Playwright Catherine (pronounced Ka-treen) Filloux has built her dramatic reputation on giving voice to lost, overlooked souls.
In Lemkin’s House, Filloux presents the struggle of Raphael Lemkin, a Polish American lawyer whom she refers to as her “historical soulmate,” a man who coined the term “genocide” – as in “race-murder” – in the 1940s and risked all to have it recognized as an international crime. In The Beauty Inside, a Harvard-trained lawyer returns to her native Turkey to try and save the life of a 14-year-old ‘honor killing’ survivor.
Cambodia’s history of atrocity looms large in both Eyes of the Heart and The Silence of God. In the former, a newly arrived Cambodian immigrant suffering from psychosomatic blindness caused by witnessing the atrocities of the “killing fields,” helps her American eye doctor as much – if not more – to “see” as they come to share their lives with each other. In the title play, an American journalist travels to Cambodia to interview Pol Pot and learns too much about her own country’s complicity with the monstrous despot.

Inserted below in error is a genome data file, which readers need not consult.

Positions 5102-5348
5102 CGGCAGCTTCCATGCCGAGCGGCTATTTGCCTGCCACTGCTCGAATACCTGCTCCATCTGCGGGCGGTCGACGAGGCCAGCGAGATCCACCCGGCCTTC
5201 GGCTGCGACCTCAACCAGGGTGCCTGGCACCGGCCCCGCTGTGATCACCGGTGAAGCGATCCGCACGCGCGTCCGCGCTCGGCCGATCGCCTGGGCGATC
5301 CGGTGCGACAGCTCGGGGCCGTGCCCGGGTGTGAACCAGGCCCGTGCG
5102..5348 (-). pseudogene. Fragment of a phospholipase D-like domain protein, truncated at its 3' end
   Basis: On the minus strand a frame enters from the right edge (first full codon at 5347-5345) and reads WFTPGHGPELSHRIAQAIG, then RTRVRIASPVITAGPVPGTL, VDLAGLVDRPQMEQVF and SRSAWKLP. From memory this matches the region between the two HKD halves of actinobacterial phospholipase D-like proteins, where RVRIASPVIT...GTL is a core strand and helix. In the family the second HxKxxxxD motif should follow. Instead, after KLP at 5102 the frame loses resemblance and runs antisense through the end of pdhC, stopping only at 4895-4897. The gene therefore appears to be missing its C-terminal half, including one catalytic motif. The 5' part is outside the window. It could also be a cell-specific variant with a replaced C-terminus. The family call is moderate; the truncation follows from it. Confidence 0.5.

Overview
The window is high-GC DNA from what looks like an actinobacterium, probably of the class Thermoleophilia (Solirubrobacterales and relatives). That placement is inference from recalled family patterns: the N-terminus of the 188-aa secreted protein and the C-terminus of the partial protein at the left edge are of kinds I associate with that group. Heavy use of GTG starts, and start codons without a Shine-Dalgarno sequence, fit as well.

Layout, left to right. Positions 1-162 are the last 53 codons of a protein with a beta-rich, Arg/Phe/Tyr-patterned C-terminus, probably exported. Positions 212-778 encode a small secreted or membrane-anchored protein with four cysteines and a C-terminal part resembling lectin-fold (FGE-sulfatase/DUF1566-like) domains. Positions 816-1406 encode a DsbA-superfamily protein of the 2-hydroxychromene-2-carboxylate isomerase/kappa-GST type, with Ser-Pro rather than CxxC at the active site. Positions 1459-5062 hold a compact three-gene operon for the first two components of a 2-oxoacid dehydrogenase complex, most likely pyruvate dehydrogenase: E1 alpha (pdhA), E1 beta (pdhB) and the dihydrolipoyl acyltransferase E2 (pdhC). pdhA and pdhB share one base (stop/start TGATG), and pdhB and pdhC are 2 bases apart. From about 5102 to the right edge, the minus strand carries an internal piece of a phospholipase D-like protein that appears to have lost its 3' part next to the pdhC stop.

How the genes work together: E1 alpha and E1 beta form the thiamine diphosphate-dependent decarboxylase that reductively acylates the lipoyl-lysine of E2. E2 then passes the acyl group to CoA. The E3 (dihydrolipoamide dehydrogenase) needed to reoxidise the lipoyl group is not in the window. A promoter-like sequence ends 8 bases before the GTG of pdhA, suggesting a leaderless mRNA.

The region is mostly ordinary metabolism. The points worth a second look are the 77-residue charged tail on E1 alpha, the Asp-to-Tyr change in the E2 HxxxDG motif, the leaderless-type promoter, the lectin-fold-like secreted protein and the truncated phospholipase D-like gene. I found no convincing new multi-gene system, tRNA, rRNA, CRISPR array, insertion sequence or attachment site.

In the collection’s final play, Mary and Myra, Mary Todd Lincoln speaks from an insane asylum – a far cry from the White House – where she’s been shuttled off by her only surviving son. Lincoln’s friend, Myra Bradwell (reported by some to be the first woman lawyer in the U.S., although Arabella Mansfield apparently was granted permission to practice law in 1869, years before Bradwell was admitted to the Illinois Bar in 1892) comes to her rescue to try and gain Lincoln’s freedom. Who has more sanity in that asylum is a question up for grabs …
This first, and overdue, compilation of Filloux’s signature plays hit earlier this year, offering a diverse mix of backgrounds and cultures contained within … and in her deft writing, characters who are silent no more.